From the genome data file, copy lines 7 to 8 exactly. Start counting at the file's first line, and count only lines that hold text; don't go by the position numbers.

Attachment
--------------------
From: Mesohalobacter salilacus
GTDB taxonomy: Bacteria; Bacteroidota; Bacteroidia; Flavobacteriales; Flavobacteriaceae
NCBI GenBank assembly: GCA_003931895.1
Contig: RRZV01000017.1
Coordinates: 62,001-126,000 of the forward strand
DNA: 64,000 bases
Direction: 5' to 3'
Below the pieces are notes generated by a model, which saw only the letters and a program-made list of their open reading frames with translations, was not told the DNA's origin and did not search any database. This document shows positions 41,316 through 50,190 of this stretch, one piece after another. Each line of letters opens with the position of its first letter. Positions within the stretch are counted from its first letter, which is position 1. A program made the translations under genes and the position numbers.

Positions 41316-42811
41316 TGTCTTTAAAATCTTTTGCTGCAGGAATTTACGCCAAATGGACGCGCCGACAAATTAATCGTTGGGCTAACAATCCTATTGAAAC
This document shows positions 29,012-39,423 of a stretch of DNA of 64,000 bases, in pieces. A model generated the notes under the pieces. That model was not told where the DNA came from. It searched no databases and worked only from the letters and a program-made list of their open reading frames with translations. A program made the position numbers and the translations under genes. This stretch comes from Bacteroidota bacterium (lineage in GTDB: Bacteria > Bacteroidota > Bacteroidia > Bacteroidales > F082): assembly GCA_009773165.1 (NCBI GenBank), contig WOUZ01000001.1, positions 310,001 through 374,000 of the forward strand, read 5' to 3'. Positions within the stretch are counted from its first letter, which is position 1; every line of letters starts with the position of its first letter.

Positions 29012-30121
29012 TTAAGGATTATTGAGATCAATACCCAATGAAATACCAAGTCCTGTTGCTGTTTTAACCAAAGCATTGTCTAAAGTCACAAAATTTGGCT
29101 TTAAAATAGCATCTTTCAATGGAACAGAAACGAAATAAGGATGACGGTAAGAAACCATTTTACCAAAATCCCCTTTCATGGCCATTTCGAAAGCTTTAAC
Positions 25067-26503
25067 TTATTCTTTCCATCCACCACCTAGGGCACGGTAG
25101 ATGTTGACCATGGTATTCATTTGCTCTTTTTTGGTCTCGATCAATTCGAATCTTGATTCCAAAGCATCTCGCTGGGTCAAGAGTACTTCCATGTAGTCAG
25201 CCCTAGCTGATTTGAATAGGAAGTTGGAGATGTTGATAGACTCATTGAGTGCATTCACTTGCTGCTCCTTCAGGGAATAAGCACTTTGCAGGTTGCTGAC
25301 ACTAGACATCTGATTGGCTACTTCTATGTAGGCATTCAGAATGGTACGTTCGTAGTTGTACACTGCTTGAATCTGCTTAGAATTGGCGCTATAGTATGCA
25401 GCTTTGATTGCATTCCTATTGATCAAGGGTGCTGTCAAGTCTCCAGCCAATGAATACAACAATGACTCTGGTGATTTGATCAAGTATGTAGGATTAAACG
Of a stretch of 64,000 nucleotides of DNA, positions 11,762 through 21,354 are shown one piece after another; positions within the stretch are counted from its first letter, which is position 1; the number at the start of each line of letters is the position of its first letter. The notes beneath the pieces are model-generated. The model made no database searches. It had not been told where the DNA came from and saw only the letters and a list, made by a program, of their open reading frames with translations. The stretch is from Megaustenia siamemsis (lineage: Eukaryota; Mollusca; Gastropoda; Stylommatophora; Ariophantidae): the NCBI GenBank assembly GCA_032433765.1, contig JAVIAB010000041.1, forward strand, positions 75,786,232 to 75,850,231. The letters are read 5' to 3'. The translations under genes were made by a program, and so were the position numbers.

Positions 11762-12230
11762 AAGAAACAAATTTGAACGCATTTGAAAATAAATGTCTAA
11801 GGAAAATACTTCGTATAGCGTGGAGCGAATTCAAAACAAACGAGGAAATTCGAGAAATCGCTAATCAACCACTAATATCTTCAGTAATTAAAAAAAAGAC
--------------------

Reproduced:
Direction: 5' to 3'
Below the pieces are notes generated by a model, which saw only the letters and a program-made list of their open reading frames with translations, was not told the DNA's origin and did not search any database. This document shows positions 41,316 through 50,190 of this stretch, one piece after another. Each line of letters opens with the position of its first letter. Positions within the stretch are counted from its first letter, which is position 1. A program made the translations under genes and the position numbers.